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On-farm Participatory Action Research

From left to right: (1) Collecting soil from a farmer's field, (2) prepping soil samples from all over Ohio for analysis, (3) running samples for Wet Aggregate Stability with the dunker machine

Recognizing that agricultural research cannot solely be solved through on-station field experiments, our lab is dedicated to working in collaboration with social scientists, extension educators, and with producers in the Midwest. 


After receiving IRB approval, our research team recruited row-crop farmers in Ohio, distributed management surveys, and collected mail-in soil samples from participating farms. Sprunger Lab then used these soil samples to assess chemical, physical, and biological soil health indicators. Biological parameters included nematode indices and enzyme analyses which are data that farmers do not have access to through commercial lab testing. After compiling the data, we conducted virtual interviews with farmers to discuss their individual fields and share with them a comprehensive soil health report with all measured soil health indicators.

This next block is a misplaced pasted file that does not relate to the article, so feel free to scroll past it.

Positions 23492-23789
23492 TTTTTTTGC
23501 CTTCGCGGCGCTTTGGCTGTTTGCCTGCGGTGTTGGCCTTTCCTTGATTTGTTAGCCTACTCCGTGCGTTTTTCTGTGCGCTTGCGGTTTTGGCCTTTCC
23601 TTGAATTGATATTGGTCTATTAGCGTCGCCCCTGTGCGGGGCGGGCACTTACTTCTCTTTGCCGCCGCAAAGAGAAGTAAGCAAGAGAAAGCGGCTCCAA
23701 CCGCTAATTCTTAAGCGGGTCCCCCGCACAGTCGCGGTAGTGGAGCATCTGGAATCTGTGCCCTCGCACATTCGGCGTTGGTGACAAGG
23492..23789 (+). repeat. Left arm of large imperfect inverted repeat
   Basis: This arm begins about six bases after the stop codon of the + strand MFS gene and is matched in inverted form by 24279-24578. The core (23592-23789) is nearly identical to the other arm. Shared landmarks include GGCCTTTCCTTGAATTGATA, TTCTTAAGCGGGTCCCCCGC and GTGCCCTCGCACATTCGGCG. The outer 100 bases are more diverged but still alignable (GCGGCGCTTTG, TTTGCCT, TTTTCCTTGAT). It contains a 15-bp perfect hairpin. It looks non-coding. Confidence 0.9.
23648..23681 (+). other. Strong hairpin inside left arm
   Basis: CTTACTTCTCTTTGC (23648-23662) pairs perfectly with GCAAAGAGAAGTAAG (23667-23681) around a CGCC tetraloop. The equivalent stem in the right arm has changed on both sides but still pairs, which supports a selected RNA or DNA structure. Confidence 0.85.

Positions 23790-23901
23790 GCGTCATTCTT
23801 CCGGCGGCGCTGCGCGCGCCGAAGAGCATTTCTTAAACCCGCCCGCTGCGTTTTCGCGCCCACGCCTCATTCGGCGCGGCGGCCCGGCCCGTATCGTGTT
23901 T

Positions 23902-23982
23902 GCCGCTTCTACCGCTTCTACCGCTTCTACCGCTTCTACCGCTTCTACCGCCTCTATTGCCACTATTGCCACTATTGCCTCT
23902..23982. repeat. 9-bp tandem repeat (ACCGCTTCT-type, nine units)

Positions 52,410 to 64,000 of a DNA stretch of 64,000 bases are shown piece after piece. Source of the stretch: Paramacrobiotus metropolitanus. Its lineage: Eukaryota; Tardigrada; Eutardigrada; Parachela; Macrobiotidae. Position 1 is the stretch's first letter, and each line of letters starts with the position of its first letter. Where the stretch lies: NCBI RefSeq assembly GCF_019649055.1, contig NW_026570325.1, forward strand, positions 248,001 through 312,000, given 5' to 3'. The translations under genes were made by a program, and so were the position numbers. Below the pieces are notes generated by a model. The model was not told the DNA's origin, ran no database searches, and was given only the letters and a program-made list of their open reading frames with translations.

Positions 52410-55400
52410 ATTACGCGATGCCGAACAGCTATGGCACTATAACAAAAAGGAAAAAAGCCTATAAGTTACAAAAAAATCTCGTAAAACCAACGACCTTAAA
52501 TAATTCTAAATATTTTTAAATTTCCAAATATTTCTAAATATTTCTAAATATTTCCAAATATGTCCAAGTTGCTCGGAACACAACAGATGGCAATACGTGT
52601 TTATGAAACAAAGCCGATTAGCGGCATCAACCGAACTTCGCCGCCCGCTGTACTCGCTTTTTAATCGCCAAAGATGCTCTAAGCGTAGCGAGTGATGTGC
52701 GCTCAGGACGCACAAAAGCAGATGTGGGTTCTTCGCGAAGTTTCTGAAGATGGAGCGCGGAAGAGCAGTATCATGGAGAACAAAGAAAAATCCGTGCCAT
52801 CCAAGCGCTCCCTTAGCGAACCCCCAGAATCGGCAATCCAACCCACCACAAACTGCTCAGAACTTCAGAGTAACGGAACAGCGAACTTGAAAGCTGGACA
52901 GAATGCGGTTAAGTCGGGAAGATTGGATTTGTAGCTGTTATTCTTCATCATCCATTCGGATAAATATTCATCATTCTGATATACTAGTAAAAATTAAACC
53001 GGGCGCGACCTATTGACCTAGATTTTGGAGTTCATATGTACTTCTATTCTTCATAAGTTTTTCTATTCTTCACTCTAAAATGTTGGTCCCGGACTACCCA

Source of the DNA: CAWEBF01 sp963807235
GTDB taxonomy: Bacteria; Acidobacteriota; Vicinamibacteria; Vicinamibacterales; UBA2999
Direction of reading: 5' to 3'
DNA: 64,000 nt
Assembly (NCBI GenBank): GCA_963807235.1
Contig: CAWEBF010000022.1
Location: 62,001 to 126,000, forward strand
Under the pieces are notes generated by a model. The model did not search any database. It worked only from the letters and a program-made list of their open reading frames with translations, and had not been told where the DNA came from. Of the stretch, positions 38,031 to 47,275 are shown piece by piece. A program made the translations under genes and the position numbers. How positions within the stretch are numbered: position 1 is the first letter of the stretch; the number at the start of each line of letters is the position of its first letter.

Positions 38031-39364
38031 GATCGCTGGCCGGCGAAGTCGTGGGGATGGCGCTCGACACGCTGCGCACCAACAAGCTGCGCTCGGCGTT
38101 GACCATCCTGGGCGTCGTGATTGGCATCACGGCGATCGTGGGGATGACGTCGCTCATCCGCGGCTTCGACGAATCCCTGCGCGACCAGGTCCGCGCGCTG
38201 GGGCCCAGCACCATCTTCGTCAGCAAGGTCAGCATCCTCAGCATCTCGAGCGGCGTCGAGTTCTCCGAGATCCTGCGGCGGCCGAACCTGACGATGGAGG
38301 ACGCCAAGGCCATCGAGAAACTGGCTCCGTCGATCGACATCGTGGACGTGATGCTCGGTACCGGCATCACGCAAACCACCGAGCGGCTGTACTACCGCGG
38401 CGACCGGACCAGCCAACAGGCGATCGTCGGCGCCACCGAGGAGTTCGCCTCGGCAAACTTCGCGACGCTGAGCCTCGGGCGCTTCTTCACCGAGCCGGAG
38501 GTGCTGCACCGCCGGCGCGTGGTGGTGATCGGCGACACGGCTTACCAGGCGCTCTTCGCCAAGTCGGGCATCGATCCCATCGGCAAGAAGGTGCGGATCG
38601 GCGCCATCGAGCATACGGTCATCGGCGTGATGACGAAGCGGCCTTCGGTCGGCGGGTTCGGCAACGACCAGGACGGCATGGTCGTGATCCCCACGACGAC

With this project, we are exploring how soil health indicators vary across farmer fields and how they align with farmer perceptions of their fields. By collaborating with farmers directly, we are learning what challenges farmers face in understanding novel soil health data. Additionally, we are discovering what barriers might exist for producers as they adopt new management practices, and how they intend to adapt their farms for impending climate variability.  


Given that farmers primarily have access to chemical soil health tests, our interdisciplinary research team is also focusing on how best to translate the biological soil health data we provide to farmers who may be unfamiliar with parameters such as soil protein, active carbon, respiration, free-living nematode assessment, and enzyme activity. Communicating this science with audiences beyond the scientific community is essential within the realm of agroecological systems which involve many stakeholders outside of an institutional setting.  

Additionally, sharing data with farmers and offering consultation regarding the data is a way in which we, researchers, can give back to the community of producers that are helping us answer our research questions. 

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